Ethiopian Airlines, together with Kenya Airways, offer the most comprehensive inter African networks and are largely responsible to not only connect Africa within but also connect Africa to the rest of the world.


The Executive Chairman of Rwandair earlier in the week confirmed that Rwanda's national airline is due to establish a separate cargo operation in a few months time. The strategic objective of this move will be to guarantee affordable, regular and dedicated airfreight capacity to export flowers, fruits and vegetables to the consumer markets in Europe and the Middle East, as the present capacity for palletized cargo is limited to the flights of Brussels Airlines, and for loose cargo to Kenya Airways and Ethiopian. It was also confirmed that negotiations with Lonrho Africa's airline partner Fly540 are on course and expected to be concluded soon. This will result in the Rwandan government selling 49 percent of its stake to Fly540 while a portion of the remaining shares will then go to some institutional investors from Rwanda itself, to retain the required number of shares for the nationality clauses in international and bilateral agreements with other countries.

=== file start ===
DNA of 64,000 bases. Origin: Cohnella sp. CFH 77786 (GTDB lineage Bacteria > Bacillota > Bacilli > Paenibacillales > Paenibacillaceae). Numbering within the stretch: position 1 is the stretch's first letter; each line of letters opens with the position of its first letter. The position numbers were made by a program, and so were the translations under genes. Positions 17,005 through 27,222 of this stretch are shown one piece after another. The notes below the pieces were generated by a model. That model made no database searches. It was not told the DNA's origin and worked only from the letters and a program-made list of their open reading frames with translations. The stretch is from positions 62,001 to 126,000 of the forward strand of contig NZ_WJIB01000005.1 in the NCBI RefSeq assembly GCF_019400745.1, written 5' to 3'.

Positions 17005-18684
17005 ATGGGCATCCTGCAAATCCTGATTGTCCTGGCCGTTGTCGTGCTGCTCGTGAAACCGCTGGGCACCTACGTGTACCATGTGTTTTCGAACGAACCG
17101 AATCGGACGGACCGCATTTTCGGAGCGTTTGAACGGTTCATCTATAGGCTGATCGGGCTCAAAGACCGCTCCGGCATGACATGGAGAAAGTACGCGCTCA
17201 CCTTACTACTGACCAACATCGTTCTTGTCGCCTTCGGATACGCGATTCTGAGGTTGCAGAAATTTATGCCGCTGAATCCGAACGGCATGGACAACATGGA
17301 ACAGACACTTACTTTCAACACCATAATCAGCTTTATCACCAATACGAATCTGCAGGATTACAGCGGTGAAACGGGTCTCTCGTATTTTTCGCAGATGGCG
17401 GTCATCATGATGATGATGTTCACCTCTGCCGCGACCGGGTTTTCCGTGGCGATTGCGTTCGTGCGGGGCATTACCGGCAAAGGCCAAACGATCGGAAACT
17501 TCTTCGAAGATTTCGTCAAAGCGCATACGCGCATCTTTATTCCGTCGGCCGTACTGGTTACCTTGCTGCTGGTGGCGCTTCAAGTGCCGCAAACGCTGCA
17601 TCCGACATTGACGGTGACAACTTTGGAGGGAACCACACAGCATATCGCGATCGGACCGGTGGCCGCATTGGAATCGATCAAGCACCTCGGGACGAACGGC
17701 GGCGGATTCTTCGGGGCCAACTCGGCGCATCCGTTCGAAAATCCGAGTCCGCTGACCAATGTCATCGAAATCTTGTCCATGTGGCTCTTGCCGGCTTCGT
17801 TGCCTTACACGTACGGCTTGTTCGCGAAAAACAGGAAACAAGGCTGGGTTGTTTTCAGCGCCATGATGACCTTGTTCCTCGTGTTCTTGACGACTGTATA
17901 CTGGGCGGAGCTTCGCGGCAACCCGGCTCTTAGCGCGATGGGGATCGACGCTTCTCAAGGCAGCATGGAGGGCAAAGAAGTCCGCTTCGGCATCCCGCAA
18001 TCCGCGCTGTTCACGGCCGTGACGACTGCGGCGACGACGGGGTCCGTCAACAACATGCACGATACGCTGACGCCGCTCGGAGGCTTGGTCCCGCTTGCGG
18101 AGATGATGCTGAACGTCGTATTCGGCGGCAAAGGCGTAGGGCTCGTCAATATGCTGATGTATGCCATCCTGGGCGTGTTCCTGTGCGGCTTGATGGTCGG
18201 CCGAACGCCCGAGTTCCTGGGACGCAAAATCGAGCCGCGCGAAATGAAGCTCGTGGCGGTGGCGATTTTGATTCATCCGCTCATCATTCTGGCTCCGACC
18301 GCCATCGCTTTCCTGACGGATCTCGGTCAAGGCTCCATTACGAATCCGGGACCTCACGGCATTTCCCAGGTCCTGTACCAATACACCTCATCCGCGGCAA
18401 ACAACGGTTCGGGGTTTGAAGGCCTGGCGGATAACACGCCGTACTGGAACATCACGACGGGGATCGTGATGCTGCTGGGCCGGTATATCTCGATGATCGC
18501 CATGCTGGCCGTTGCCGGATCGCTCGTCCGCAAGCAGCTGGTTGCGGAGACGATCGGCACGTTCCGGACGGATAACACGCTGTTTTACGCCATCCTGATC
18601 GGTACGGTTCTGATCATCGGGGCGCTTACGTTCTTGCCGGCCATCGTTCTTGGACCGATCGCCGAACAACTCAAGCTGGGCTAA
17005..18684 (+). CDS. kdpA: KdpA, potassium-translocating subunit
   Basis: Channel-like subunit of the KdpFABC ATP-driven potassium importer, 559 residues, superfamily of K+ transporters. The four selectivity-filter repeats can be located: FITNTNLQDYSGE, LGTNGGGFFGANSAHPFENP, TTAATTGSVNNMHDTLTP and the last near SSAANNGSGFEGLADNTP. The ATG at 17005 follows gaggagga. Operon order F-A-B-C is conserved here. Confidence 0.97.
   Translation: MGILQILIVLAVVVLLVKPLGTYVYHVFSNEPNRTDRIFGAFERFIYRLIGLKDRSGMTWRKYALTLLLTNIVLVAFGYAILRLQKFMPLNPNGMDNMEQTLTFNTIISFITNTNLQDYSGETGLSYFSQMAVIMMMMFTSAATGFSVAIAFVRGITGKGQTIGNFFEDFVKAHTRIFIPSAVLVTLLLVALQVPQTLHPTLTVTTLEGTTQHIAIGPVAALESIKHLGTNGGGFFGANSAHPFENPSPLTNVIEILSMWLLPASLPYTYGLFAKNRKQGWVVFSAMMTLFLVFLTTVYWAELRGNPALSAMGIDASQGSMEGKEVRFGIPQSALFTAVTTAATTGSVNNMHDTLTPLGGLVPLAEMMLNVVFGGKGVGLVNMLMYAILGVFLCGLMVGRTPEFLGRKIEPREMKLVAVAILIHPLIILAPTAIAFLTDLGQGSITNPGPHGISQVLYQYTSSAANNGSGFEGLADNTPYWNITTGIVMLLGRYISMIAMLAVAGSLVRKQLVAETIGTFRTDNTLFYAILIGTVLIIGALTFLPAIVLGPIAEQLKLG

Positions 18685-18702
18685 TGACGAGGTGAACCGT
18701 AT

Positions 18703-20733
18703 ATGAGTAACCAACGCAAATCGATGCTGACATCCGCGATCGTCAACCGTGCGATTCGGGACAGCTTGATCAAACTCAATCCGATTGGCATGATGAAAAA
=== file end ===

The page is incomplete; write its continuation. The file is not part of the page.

The airline has also confirmed that they are putting t


Delta Airlines, a partner of Kenya Airways through their mutual Sky Team membership, has now reportedly moved their intended flights to Nairobi further into the future. Prior to the post election violence in Kenya, the inaugural flight was due to have taken place already, but owing to the market down turn in the wake of the violence, Delta then decided to launch a few months later than initially planned. This however has now, according to aviation sources in Nairobi, been postponed once more and the launch of the much expected flights, said to be initially three a week between a yet to be confirmed gateway in the US and Nairobi, will now not take place before some time well into 2009..